Being in the landscaping business, I’m sure you can guess which side of the fence I’m on in this one. I have yet to come across a fake tree that has that wonderful pine scent that immediately evokes images of Christmas. Each year, my surprise is renewed regarding the myths that persist surrounding the “real vs. fake” debate. So, I decided I would dedicate a blog post to a few of the more prevalent myths and “arguments” I hear from folks regarding real and fake trees. (And just for the record, I am not in the Christmas tree business.)
One of the best reasons I can think of to buy a real tree is that when you do, you are helping support an American farmer. According to the National Christmas Tree Association, most of the nearly 30 million live Christmas Trees that will be sold this year come from farms. Trees are a crop, planted by farmers to be used specifically as Christmas trees, the same way farmers grow fruits and vegetables for us to eat. Close to half a billion trees are currently growing on tree farms in the U.S. alone. There are 100,000 people employed in America’s Christmas tree industry and nearly 15,000 Christmas Tree farms across the United States. On the other hand, 85% of artificial trees are imported from China.
The other argument I hear a lot in the real vs. fake debate is that in some convoluted way, fake plastic trees are more environmentally friendly. This one I don’t get at all. No one is “saving a tree” when they go artificial. While they are growing, real trees provide a habitat for wildlife and generate carbon dioxide. After Christmas, real trees are biodegradable and recyclable; they make great mulch. Fake trees begin life in a factory and last an average of six to nine years before they end up in a landfill.
Another issue often raised is that real trees are a fire hazard. When you start examining the statistics on this, the argument falls apart. In reality, Christmas tree fires are rare (that’s one of the reasons they make the news). And nearly 30% of them involve artificial trees. So if you consider that over 35 million real and fake trees are sold every year, the average 240 fires is a miniscule fraction of a percent. Then there’s the weird fact that according to the National Fire Protection Association, 18% of the fires that do occur are intentionally set (ponder that one). Another 20% of Christmas tree fires are caused by a heat source too close to the tree. (I can think of lots of things that put too close to a heat source for a prolonged period of time would catch on fire). With these odds, I’m simply not convinced the label “fire hazard” applies.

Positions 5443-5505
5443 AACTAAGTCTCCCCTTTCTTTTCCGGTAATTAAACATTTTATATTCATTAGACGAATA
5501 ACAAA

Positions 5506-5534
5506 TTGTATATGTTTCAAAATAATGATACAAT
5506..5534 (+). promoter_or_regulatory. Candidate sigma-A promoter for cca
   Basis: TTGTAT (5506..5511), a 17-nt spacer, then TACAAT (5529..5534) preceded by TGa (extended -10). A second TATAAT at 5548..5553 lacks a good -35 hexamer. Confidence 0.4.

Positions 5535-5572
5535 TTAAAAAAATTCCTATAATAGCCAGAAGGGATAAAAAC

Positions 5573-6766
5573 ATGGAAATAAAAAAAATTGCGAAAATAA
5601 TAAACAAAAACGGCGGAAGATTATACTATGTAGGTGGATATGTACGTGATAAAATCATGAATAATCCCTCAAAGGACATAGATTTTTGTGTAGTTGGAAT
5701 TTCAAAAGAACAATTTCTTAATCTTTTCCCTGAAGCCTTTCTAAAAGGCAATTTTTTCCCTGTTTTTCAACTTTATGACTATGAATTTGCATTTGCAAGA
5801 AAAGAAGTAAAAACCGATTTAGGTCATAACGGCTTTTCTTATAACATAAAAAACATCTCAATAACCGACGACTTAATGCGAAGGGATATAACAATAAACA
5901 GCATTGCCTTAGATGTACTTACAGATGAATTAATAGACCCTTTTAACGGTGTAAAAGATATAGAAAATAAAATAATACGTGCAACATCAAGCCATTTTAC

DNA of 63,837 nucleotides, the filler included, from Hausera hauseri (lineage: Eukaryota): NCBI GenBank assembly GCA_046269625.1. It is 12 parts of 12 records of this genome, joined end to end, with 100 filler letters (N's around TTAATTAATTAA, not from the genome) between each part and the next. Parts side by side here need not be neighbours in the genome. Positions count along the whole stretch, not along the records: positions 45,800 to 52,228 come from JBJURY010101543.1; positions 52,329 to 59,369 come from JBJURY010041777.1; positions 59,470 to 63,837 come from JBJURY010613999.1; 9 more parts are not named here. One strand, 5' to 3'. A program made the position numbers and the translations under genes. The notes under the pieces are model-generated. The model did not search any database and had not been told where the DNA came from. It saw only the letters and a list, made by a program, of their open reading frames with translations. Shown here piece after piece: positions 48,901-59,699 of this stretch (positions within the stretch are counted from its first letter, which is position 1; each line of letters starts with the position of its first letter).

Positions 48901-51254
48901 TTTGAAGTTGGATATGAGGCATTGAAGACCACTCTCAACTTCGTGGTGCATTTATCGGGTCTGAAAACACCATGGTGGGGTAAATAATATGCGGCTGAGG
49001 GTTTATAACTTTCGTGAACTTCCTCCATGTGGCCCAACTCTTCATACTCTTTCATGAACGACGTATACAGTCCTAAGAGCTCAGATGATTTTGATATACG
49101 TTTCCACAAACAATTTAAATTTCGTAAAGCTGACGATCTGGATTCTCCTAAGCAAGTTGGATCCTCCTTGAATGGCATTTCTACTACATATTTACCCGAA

At the end of the day, I think what it really gets down to is convenience. Some people think taking a few minutes a day to water the tree and vacuum up random pine needles is a hassle. I personally think it’s no big deal and worth it for the pleasure a live tree brings. Thankfully, I’m in the majority. This year, Americans will purchase between 25 and 30 million live Christmas trees – more than three times the number of fake trees sold every year. Who says the Christmas spirit isn’t “alive” and well – and living?